In the weeks and months since former Jefferson Parish CAO Tim Whitmer resigned, federal and state investigators have been pouring over his documents and computer files. Whitmer left his job in January. Records revealed that his private insurance company, Lagniappe Industries and his associates were doing business with parish contractors and vendors.
Interim Parish President Steve Theriot told Eyewitness News, information just surfaced, linking another handful of companies to Whitmer through another insurance company the THT Group. THT is the partnership between Whitmer, former Jefferson Parish President Tim Coulon and the late Maurice “Hippo” Katz..
“We had about five or six of those who procured their insurance from a vendor not related to them, but unbeknownst to them their commissions were being shared to THT,” said Theriot.
Theriot says the new names came from Whitmer’s computer which was seized by investigators. “On Mr. Whitmer’s computer there was information about THT which I guess Lagniappe was doing business as THT that names of companies who had not previously been disclosed were being recorded as having commissions earned,” said Theriot.
The parish council has already terminated some contracts with companies that “knowingly” bought insurance policies from Whitmer’s companies. Theriot says that may not be the case with the vendors that recently turned up on Whitmer’s computer. “They’d done business with another company who in turn was giving commissions to THT,” said Theriot. “The person who bought the policy has no knowledge of it.”
Theriot would not reveal the names of the vendors or the company splitting commissions with THT.
View the video and read the rest of the story at WWLTV.com.
The Jefferson Parish Council has mailed 404 letters — one to every company making money on a parish contract — in a new effort to map the extent of former chief administrator Tim Whitmer’s private insurance business with the government and its vendors…
The effort has already coaxed one more parish contractor to disclose its arrangement with Lagniappe Industries, the agency Whitmer owns with his wife, Dawn, Deputy Parish Attorney Louis Gruntz said. He said Beta Testing and Inspection, a construction inspection firm, confirmed it did business with Lagniappe, making it the eighth parish contractor known to be connected to Whitmer or his associates. Seven companies were previously identified by the news media or parish officials.
Federal investigators are digging deeper into the scandal in Jefferson Parish. The feds sent two subpoenas requiring the parish to turn over extensive information on the red light cameras as well as payroll discrepancies first reported by FOX 8.
Federal prosecutors want employment records for two current Jefferson Parish employees and four whose jobs were eliminated after the parish uncovered what could possibly be payroll fraud.
Earlier this year, after a Fox 8 Investigates report revealed payroll discrepancies in the Parish Attorney’s Office, the parish eliminated the positions of Sportscaster Ken Trahan, Karen Parker, who is the ex-wife of Aaron Broussard, and Constable Tony Thomassie.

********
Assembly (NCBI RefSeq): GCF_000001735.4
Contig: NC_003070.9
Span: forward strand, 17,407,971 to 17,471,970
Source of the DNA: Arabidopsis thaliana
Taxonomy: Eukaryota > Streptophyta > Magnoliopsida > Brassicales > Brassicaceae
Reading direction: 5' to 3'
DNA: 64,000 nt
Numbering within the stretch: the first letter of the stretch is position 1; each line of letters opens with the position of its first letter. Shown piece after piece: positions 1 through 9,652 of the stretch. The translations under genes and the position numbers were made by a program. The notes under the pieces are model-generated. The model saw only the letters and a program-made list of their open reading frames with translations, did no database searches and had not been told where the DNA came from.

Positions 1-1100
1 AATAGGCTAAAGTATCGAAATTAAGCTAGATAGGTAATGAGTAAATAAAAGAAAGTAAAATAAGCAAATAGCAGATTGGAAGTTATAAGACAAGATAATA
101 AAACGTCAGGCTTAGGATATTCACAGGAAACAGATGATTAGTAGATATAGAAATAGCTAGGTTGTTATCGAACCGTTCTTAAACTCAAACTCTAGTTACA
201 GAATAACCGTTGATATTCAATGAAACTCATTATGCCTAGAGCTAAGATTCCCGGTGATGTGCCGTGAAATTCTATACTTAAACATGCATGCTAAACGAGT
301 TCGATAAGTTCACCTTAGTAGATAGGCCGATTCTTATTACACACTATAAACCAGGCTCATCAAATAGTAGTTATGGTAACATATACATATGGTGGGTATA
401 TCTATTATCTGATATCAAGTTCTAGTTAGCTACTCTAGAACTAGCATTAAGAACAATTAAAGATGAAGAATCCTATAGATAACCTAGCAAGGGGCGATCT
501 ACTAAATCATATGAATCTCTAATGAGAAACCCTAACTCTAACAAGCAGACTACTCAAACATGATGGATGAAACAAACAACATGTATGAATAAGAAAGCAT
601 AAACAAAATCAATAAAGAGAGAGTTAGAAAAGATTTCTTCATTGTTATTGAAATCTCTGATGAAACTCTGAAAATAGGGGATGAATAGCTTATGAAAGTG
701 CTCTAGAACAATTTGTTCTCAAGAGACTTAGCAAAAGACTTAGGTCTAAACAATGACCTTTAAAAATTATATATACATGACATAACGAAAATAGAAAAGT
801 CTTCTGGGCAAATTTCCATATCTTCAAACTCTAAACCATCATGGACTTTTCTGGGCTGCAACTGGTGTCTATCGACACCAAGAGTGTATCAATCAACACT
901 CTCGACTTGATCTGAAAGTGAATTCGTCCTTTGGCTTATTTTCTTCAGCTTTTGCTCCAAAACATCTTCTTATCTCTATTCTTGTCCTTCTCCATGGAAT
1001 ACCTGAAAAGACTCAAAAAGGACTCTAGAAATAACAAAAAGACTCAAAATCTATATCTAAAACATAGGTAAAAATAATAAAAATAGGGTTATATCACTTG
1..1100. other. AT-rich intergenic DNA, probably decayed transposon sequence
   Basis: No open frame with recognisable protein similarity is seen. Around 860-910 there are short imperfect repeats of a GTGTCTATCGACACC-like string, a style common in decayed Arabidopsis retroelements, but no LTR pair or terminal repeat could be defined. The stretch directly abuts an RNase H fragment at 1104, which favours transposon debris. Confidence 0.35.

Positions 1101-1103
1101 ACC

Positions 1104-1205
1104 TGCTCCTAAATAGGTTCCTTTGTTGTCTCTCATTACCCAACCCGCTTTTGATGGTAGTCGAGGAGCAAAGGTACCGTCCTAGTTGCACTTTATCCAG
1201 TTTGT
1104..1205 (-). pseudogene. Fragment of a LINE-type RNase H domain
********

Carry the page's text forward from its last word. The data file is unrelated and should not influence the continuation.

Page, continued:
Bracy’s story is so packed with details that it’s difficult to summarize – so I’ll give you a sample and you can follow the link for more details:
After a six-hour drive, I was ready to call it a day when I pulled in my driveway this evening – but that was before I checked email and found a thoughtful reader had sent a link to the Newsweek story, Big Easy Money: In Louisiana, the nation’s most corrupt state, fraud is just good entertainment.
In the wake of New York Gov. David Paterson’s latest scandal, The Economist said “Dysfunctional Albany … is frequently cited as the nation’s worst state government—a title for which there is intense competition.”
We at NEWSWEEK are fans of competition, so seven of our staffers made the case for states with which they’re intimately familiar. Here Newsweek.com foreign editor Adam Kushner argues for his home state of Louisiana.
The challenge for my home state of Louisiana is not how to prove its mettle in the corruption stakes, but how to compress, into a few homely paragraphs, a raft of evidence that would crash your browser…
Follow the link and read the full story with Newsweek’s version of the picture.
I can’t count the times I’ve said or done something and later thought “I can’t believe I said that” or “I can’t believe I did that” – often enough to remember the miserable feeling that follows realizing you’ve made a mistake. I can’t imagine how much more miserable it must be to make a mistake and realize you’re among the “cast of characters” in the story of corruption in Jefferson Parish. However, it would not surprise me to learn some of our readers know that feeling well.
Confessing and apologizing to the person I’ve offended is the only relief I’ve found for my “foot in mouth” induced misery. Fortunately, it’s not a crime to make a thoughtless remark. Unfortunately, the many of the mistakes we read about in news stories and blog posts about Jefferson Parish are far more serious.